Previously I posted an image of the Thank You cards I had created for a client, I created this using InDesign, a program I am still rather new to so I was very surprised when I wanted to arch some text and couldn’t for the life of me work out how, especially as this is so easy to do in Photoshop.
In Photoshop it’s as easy as typing out your text, highlighting the text you would like to arch, click the create warped text option at the top of the screen and make your adjustments from the pop up window, see below.
Now onto the bit why you came here in the first place, how to arch text using InDesign:
1. To arch text, we need a path, for the project I was working on I used a circle, so right-click on the rectangle tool in the Tools panel and choose the Ellipse tool (*tip* rather than right-clicking you can just hold down on the triangle in the bottom right of this box). On your page, click and drag while holding Shift to create a perfect circle.
2. Now hover on over to the Type tool, within this panel is the Type on Path tool, select this tool and click as close to the top centre of the circle as possible (*tip* a small plus sign will appear next to the cursor when you’re in the correct position). Now you’re ready to start typing, you should see it flowing around the circle.
3. Select the Selection tool (black cursor tool) and you will see a blue box appear around the circle.
4. Now you can rotate the circle if you haven’t typed text all the way around the circle to your desired position by hovering near one of the corners and dragging to the left or right depending on how you would like the text to appear, for example:
5. Yay, so now you know how to type on a circle but what if you want to type on the top and bottom of the circle rather than your text going all the way round like the below.
6. To type text on a circle so that it’s not going in just the one direction, create your circle and type your text as mentioned above, then with the circle selected (blue box around the circle) you will notice a dot in the center, drag vertical and horizontal guides until they meet this dot.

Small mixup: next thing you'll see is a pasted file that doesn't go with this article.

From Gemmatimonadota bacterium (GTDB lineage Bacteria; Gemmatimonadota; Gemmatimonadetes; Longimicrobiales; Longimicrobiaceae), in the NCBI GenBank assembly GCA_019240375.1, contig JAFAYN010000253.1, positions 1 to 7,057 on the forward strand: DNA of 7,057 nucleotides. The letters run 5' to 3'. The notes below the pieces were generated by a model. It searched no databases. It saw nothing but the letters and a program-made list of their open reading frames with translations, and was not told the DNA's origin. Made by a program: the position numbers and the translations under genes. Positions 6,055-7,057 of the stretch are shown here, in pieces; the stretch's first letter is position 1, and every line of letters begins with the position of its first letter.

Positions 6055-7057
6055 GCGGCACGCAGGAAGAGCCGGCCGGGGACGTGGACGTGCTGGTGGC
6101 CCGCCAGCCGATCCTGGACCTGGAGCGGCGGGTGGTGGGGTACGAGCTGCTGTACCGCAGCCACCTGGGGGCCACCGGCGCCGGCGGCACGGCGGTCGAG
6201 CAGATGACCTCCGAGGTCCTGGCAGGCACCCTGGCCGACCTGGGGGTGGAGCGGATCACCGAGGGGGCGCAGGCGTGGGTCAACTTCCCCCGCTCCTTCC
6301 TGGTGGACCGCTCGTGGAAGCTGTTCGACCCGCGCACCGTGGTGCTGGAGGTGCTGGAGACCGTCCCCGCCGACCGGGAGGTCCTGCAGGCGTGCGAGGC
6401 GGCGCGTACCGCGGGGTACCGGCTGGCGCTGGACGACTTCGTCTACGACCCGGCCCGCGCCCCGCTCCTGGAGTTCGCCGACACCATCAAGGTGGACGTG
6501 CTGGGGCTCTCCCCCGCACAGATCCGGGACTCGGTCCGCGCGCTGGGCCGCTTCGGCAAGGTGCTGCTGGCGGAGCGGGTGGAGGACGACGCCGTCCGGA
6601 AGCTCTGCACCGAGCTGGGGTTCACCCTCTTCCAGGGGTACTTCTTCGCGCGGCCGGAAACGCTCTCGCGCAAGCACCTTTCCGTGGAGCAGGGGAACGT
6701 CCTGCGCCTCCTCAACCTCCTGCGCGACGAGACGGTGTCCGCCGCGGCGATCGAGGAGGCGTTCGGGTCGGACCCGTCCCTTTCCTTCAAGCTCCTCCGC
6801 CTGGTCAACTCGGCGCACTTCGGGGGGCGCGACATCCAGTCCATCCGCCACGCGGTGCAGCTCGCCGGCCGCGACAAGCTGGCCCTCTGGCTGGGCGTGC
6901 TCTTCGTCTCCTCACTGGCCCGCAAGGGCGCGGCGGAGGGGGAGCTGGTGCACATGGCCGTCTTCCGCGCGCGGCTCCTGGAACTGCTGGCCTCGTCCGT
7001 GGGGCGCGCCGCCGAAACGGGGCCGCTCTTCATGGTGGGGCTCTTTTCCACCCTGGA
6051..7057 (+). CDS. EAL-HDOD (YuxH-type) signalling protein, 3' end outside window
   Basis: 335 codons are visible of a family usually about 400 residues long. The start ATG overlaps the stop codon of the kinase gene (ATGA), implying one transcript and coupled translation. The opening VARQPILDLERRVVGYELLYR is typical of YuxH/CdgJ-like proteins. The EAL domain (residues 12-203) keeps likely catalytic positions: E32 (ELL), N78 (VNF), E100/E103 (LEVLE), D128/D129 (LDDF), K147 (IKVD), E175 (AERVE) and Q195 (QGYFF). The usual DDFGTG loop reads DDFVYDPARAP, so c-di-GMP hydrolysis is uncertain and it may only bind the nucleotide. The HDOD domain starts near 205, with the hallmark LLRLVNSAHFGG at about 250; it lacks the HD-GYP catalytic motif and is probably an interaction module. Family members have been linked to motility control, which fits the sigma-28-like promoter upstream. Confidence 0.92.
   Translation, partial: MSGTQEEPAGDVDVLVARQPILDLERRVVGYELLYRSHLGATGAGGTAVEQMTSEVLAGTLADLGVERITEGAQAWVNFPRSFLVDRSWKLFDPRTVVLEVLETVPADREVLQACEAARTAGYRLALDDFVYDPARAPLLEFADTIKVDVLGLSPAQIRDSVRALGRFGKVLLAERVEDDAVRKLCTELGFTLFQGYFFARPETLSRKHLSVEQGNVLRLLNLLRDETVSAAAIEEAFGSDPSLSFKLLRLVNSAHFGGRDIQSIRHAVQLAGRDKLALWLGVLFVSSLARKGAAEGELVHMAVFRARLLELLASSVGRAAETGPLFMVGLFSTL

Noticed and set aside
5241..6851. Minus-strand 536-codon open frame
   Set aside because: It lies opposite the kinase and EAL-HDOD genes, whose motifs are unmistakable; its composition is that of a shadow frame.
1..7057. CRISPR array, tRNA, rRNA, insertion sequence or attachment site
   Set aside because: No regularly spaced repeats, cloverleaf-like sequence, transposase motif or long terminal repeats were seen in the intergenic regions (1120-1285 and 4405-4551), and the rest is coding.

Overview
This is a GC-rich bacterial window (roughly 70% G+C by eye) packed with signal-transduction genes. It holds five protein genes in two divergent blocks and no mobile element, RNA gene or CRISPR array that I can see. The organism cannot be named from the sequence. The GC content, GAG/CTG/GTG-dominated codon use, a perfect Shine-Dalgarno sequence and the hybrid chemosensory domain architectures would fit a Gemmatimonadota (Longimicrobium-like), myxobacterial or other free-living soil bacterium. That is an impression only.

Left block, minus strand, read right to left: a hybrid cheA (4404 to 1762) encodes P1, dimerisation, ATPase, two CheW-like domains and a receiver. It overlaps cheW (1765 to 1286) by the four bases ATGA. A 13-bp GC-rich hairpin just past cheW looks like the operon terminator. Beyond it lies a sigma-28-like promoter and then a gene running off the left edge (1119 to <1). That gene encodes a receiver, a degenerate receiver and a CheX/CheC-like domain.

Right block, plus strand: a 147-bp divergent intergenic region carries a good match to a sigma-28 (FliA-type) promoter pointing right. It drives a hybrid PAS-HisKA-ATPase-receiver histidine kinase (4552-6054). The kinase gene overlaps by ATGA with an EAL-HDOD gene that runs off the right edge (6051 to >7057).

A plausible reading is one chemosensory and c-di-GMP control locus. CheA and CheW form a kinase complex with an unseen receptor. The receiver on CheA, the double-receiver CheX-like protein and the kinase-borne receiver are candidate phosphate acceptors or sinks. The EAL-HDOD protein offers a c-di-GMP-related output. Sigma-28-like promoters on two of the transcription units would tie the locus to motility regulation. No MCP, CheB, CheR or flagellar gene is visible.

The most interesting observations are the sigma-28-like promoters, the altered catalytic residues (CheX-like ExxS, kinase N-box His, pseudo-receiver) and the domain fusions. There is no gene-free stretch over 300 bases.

7. With the Elipse tool again, hold down shift and alt and from the centre point, start drawing your circle, as you are holding down alt this will draw the circle from the centre outwards and shift will keep the circle proportionate. Keep dragging until it is inline with the top part of your text. When you release, you will have your second circle, which will hold your lower text.
8. Using the type on path tool, type the text you want to appear at the bottom of the circle. You’ll notice that the text starts typing in the same direction as the above text and on the outside of the circle rather than the inside.
9. To correct this, highlight the text and right-click, choose Type on a Path, Options, when the options box appears, check the Flip box, ensure the To Path option is selected to Centre and Align should be set to Descender (*tip* check the preview box to see the changes being made during your selections, this is helpful if you are looking to create a different effect to what I am showing here). The text spacing can also be adjusted from this box. Once selections have been made, select ok.
10. You can still change the font, size, colour or add more text after the above has been done. Lastly, choose the selection tool (black cursor tool) and click the second circle, hover over the corner until the rotate cursor appears and move the circle to the left or right to position into the desired position.
11. Now that you have your text going in the right direction top and bottom, how about adding a border, this can be done with the existing circles. Choose which circle you would like to use with the select tool and in the control panel (top panel with lots of button options), choose the stroke colour, weight, opacity and line type. (*tip* all of these functions can also be found by selecting Window > Stroke, this will bring up the Stroke panel, both options shown below) and voila you’ve done it!
Here was my final result: